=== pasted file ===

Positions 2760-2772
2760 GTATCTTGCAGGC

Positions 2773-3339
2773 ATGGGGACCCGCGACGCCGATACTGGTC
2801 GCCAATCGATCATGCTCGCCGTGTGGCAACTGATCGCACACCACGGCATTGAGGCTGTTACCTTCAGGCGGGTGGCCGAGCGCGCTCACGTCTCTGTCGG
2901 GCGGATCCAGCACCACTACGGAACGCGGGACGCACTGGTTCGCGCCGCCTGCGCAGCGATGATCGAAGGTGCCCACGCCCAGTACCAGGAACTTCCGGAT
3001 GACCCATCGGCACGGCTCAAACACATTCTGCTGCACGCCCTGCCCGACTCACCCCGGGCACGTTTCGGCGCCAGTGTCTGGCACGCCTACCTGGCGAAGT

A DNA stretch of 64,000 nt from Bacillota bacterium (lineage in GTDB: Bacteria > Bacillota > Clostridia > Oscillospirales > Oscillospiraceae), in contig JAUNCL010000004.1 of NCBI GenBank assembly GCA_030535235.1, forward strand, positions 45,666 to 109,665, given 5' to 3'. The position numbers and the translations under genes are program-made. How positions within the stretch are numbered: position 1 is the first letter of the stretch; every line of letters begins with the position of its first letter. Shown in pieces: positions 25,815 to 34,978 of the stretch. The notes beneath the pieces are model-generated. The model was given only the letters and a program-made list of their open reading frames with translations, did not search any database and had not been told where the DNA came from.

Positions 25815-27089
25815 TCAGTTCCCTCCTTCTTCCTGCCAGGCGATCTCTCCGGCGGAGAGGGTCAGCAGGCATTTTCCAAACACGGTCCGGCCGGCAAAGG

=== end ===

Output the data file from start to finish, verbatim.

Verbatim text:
Positions 2760-2772
2760 GTATCTTGCAGGC

Positions 2773-3339
2773 ATGGGGACCCGCGACGCCGATACTGGTC
2801 GCCAATCGATCATGCTCGCCGTGTGGCAACTGATCGCACACCACGGCATTGAGGCTGTTACCTTCAGGCGGGTGGCCGAGCGCGCTCACGTCTCTGTCGG
2901 GCGGATCCAGCACCACTACGGAACGCGGGACGCACTGGTTCGCGCCGCCTGCGCAGCGATGATCGAAGGTGCCCACGCCCAGTACCAGGAACTTCCGGAT
3001 GACCCATCGGCACGGCTCAAACACATTCTGCTGCACGCCCTGCCCGACTCACCCCGGGCACGTTTCGGCGCCAGTGTCTGGCACGCCTACCTGGCGAAGT

A DNA stretch of 64,000 nt from Bacillota bacterium (lineage in GTDB: Bacteria > Bacillota > Clostridia > Oscillospirales > Oscillospiraceae), in contig JAUNCL010000004.1 of NCBI GenBank assembly GCA_030535235.1, forward strand, positions 45,666 to 109,665, given 5' to 3'. The position numbers and the translations under genes are program-made. How positions within the stretch are numbered: position 1 is the first letter of the stretch; every line of letters begins with the position of its first letter. Shown in pieces: positions 25,815 to 34,978 of the stretch. The notes beneath the pieces are model-generated. The model was given only the letters and a program-made list of their open reading frames with translations, did not search any database and had not been told where the DNA came from.

Positions 25815-27089
25815 TCAGTTCCCTCCTTCTTCCTGCCAGGCGATCTCTCCGGCGGAGAGGGTCAGCAGGCATTTTCCAAACACGGTCCGGCCGGCAAAGG